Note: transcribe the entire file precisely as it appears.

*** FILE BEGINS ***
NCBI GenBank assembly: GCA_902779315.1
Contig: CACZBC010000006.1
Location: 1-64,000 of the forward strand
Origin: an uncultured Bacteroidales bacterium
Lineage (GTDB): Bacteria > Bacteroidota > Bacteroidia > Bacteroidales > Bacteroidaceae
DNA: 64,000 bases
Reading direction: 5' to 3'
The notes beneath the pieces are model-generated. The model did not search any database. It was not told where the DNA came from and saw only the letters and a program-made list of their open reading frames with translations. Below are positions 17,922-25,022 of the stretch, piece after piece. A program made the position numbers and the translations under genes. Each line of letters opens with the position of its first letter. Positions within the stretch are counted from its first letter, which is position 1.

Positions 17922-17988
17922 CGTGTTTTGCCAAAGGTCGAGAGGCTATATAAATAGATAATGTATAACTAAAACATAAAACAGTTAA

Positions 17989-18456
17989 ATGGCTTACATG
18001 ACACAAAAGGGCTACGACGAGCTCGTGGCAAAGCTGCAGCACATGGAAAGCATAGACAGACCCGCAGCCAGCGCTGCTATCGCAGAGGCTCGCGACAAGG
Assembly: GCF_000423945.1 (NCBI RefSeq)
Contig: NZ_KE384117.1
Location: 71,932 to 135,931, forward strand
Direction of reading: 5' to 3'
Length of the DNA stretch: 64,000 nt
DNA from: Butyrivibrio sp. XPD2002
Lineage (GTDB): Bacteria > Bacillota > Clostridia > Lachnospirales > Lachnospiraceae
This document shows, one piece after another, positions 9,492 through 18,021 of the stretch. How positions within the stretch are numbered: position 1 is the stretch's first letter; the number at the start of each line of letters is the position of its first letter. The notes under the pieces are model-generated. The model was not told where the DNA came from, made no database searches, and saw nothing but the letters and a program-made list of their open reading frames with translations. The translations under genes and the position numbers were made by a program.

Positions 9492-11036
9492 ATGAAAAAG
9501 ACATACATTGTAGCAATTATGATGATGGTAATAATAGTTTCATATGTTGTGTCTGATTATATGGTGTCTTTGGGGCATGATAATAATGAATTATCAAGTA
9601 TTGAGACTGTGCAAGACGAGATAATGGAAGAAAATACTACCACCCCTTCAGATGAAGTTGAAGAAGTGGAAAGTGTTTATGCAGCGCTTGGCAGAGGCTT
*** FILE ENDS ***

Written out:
NCBI GenBank assembly: GCA_902779315.1
Contig: CACZBC010000006.1
Location: 1-64,000 of the forward strand
Origin: an uncultured Bacteroidales bacterium
Lineage (GTDB): Bacteria > Bacteroidota > Bacteroidia > Bacteroidales > Bacteroidaceae
DNA: 64,000 bases
Reading direction: 5' to 3'
The notes beneath the pieces are model-generated. The model did not search any database. It was not told where the DNA came from and saw only the letters and a program-made list of their open reading frames with translations. Below are positions 17,922-25,022 of the stretch, piece after piece. A program made the position numbers and the translations under genes. Each line of letters opens with the position of its first letter. Positions within the stretch are counted from its first letter, which is position 1.

Positions 17922-17988
17922 CGTGTTTTGCCAAAGGTCGAGAGGCTATATAAATAGATAATGTATAACTAAAACATAAAACAGTTAA

Positions 17989-18456
17989 ATGGCTTACATG
18001 ACACAAAAGGGCTACGACGAGCTCGTGGCAAAGCTGCAGCACATGGAAAGCATAGACAGACCCGCAGCCAGCGCTGCTATCGCAGAGGCTCGCGACAAGG
Assembly: GCF_000423945.1 (NCBI RefSeq)
Contig: NZ_KE384117.1
Location: 71,932 to 135,931, forward strand
Direction of reading: 5' to 3'
Length of the DNA stretch: 64,000 nt
DNA from: Butyrivibrio sp. XPD2002
Lineage (GTDB): Bacteria > Bacillota > Clostridia > Lachnospirales > Lachnospiraceae
This document shows, one piece after another, positions 9,492 through 18,021 of the stretch. How positions within the stretch are numbered: position 1 is the stretch's first letter; the number at the start of each line of letters is the position of its first letter. The notes under the pieces are model-generated. The model was not told where the DNA came from, made no database searches, and saw nothing but the letters and a program-made list of their open reading frames with translations. The translations under genes and the position numbers were made by a program.

Positions 9492-11036
9492 ATGAAAAAG
9501 ACATACATTGTAGCAATTATGATGATGGTAATAATAGTTTCATATGTTGTGTCTGATTATATGGTGTCTTTGGGGCATGATAATAATGAATTATCAAGTA
9601 TTGAGACTGTGCAAGACGAGATAATGGAAGAAAATACTACCACCCCTTCAGATGAAGTTGAAGAAGTGGAAAGTGTTTATGCAGCGCTTGGCAGAGGCTT